Aberdeen council could “look at” tax band changes

Finance convener Willie Young

Aberdeen City Council could consider introducing a “mansion tax” on well-off families to help relieve swingeing cuts from central government.

Finance Convener Willie Young said they would contemplate raising higher council tax bands in a bid to protect services.

The move would help the council balance its books – but could also leave families who live in homes, valued in Band E and above, facing higher monthly bills.

Mr Young’s comments came after Edinburgh City Council said they were “optimistic” about securing a deal with John Swinney to allow them to increase rates for wealthy homeowners.

Both Edinburgh and Aberdeen have some of the most expensive properties in Scotland.

Last night, the Scottish Government denied it had held any discussions with Edinburgh City Council’s SNP leadership about such a move.

Mr Swinney has been under increasing pressure over his controversial council tax freeze after he cut the grant to local government by 3.5%.

Moray Council announced this week it would be raising rates by 18% in a bid to make up the shortfall.

Mr Young, who has been a vocal critic of the SNP administration’s cuts to local government funding, said the move was worth exploring.

He added: “Anything that has an impact on mitigating these cuts would be good from our point of view.

“If there’s something available, we would of course look at it.”

But he said any information on such a move should be handled in an open and transparent way.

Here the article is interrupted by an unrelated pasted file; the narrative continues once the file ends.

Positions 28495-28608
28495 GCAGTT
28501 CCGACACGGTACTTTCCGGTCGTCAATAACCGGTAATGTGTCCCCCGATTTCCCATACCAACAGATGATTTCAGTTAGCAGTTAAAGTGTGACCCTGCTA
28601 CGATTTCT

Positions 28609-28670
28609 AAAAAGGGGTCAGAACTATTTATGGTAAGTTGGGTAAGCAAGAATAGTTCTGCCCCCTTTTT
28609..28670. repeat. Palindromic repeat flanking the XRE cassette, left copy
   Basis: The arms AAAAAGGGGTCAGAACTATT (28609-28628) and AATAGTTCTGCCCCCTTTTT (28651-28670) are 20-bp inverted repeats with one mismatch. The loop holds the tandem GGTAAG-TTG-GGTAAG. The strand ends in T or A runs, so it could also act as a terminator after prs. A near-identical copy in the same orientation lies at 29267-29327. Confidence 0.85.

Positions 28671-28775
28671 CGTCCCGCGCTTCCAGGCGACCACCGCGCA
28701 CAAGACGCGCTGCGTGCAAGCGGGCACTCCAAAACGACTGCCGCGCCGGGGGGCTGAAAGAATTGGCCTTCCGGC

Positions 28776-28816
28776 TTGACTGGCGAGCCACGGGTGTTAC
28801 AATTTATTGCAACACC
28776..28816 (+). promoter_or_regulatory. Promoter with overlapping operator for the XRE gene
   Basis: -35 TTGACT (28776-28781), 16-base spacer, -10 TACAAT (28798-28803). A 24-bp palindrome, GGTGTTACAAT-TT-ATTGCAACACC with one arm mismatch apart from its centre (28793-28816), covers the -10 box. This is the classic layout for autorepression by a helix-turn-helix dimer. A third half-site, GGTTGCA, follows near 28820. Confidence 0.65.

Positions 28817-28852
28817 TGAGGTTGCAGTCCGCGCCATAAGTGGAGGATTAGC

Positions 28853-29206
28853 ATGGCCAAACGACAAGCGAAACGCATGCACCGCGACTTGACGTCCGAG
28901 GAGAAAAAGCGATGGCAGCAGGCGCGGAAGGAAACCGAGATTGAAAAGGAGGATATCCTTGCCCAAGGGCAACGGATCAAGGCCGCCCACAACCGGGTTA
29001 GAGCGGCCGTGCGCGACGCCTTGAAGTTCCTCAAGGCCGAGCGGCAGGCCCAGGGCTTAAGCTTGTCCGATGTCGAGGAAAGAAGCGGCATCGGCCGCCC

He added: “I am sure the rest of the local authorities would be far from pleased (if this was just a deal for Edinburgh).

“Edinburgh already gets more money than Aberdeen, so is this something on offer to us, or only for Edinburgh? Is Edinburgh getting special treatment over us?

“I will certainly write to John Swinney about this and try and find out more.”

Today, Mr Young’s party leader, Kezia Dugdale, will call on trade unionists to support her in opposing the cuts to local government funding, which she claims will damage education and social services.

A Scottish Government spokesman said: “We established the Commission on Local Tax Reform, jointly with COSLA, to allow an informed debate on the future of local taxation.

“This reported last month and before the end of the parliamentary term, the Scottish Government will bring forward a detailed plan for reform of the present council tax which will embody the principles of the Commission on Local Tax Reform’s report.”